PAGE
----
Things to Watch
Keeping compost safe.
Compared to crossing the street, compost is pretty darned safe. But even compost can cause serious health problems. Some of these problems, such as the fungal diseases, afflict very few people. Others, like the pathogens, are far more likely to occur in manures than in compost.
Pesticides and heavy metals turn up more often in municipal composts than home brews, but do not take this for granted. Some pesticides persist longer and travel farther than one might think possible. A fungicide used on your land before you lived there, or a pesticide that drifts from someone else’s property, can potentially end up in your garden, your grass and plants, and eventually your compost. Also, gardens established on former industrial sites can contain contaminated soil. Even if the soil itself isn’t added to compost, plants grown in it may carry the contaminants into compost.
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The list of problems is relatively short and the probability of occurrence small. But the risks are real. Some of the chemicals and pathogens involved are quite nasty, so it’s a good idea to be aware of them. Once you know about the potential hazards, you can take preventative steps which are discussed in the final section of this site, Practice Safe Composting, and summarized in an overview at its end.
What’s the Best Compost?
It’s no secret. The best compost is the compost you make yourself. Why? When you make your own compost, you control what goes in it. You keep the harmful stuff out. You control the balance of ingredients and don’t rely on any one component, say the ubiquitous “forest products” that so many commercial grades of compost are mostly made of.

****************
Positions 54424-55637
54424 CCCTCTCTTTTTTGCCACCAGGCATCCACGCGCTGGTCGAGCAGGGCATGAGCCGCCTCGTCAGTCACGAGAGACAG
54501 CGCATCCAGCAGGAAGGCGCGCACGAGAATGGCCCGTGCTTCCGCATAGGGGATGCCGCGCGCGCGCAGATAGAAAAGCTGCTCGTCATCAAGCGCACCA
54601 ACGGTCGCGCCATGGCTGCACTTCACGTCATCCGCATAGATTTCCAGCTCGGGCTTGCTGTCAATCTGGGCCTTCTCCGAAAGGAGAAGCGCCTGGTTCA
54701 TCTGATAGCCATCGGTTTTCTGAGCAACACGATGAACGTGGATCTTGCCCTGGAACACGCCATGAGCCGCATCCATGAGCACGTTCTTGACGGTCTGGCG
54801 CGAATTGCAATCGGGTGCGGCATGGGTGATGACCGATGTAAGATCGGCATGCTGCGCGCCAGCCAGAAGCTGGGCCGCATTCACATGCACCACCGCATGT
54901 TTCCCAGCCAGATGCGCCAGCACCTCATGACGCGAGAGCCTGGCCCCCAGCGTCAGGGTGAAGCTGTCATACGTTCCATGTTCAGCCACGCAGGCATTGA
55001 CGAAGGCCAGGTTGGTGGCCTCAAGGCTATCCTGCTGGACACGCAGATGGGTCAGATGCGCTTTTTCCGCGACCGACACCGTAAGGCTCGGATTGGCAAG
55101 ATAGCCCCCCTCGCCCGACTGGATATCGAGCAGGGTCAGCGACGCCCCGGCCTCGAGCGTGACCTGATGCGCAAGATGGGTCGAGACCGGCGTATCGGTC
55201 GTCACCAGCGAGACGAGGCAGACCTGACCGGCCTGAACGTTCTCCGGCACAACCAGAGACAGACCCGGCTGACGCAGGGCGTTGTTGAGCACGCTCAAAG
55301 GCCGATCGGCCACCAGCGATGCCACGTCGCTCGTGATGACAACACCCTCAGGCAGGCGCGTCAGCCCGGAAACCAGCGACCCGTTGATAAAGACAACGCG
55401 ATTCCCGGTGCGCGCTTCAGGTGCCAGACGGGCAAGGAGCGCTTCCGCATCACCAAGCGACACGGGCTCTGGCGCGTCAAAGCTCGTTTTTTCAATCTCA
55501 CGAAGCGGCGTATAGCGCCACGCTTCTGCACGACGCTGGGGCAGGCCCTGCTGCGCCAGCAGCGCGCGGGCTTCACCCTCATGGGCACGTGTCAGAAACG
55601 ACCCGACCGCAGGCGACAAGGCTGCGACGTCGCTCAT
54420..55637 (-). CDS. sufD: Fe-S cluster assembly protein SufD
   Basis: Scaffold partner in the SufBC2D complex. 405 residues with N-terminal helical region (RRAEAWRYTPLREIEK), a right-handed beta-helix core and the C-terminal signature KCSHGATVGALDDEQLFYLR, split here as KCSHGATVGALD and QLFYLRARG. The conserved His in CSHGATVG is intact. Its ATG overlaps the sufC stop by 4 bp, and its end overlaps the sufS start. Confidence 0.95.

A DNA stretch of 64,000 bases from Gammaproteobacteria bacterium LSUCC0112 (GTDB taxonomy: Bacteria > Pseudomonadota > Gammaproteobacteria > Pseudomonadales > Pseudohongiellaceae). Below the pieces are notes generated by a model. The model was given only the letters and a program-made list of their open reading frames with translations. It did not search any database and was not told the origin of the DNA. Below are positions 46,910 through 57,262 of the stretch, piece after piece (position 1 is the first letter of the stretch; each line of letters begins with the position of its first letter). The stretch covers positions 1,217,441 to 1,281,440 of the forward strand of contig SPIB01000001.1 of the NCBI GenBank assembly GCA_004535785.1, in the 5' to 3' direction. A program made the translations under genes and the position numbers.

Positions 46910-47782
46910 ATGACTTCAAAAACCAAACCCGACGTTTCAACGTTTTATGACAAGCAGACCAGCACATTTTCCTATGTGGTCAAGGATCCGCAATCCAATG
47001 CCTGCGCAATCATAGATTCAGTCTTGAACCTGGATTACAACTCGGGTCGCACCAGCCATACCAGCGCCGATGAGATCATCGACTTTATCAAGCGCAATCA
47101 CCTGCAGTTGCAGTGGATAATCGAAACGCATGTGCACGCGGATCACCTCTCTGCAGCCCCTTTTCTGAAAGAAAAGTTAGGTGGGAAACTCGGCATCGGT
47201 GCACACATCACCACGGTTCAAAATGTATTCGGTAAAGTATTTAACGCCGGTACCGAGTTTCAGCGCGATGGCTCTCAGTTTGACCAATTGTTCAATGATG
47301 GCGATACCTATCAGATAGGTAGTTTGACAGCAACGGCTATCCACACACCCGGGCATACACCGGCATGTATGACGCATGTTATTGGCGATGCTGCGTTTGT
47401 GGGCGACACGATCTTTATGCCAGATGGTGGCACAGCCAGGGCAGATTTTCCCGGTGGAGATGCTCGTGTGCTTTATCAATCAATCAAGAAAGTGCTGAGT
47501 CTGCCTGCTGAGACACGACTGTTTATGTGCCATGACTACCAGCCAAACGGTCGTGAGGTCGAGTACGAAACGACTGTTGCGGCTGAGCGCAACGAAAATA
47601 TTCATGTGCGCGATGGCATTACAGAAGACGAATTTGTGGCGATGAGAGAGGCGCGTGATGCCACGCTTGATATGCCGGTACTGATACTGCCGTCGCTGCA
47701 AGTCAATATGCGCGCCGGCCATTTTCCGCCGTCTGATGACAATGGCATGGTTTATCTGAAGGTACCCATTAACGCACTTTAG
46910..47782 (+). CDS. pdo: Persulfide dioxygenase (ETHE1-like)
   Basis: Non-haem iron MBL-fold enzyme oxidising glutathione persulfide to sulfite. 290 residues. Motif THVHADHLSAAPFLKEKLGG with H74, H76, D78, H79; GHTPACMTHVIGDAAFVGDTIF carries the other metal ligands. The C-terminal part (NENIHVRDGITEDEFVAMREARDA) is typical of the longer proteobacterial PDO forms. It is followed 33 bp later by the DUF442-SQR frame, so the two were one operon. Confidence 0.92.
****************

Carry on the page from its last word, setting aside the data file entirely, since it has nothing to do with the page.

If buying bagged compost, look for OMRI listed products and don’t be afraid to mix in some trusted earthworm castings. The more varied your ingredients, the better the final product will be. Your garden, and your soil, will thank you … with bounty!
What products to compost
You will be able to source all of the essential elements in order to build a great compost pile without having to look too far! As long as your carbon to nitrogen ratio is optimal (25-30:1) your compost pile will be breaking down properly. Here are some lists of acceptable additions:
Carbon Rich Material "Browns"
Cardboard (free of dyes)
Stems & twigs
Nitrogen Rich Material "Greens"
Kitchen food waste
Weeds (that have NOT gone to seed)
Things to Avoid
Diseased plant material
Manures from carnivorous animals
As for the rhododendron and holly leaves, you can definitely put them in your compost pile. However, it is a good idea to really chop or shred them up, as they take much longer to break down due to their fibrous and waxy make up. It really depends on how quickly you are trying to create usable compost. It might be a good idea to have a separate pile going that you incorporate those leaves into and another pile that you do not. That way you can have a pile you know will rapidly break down into garden goodness and have yet another ready to use later on. Good luck!
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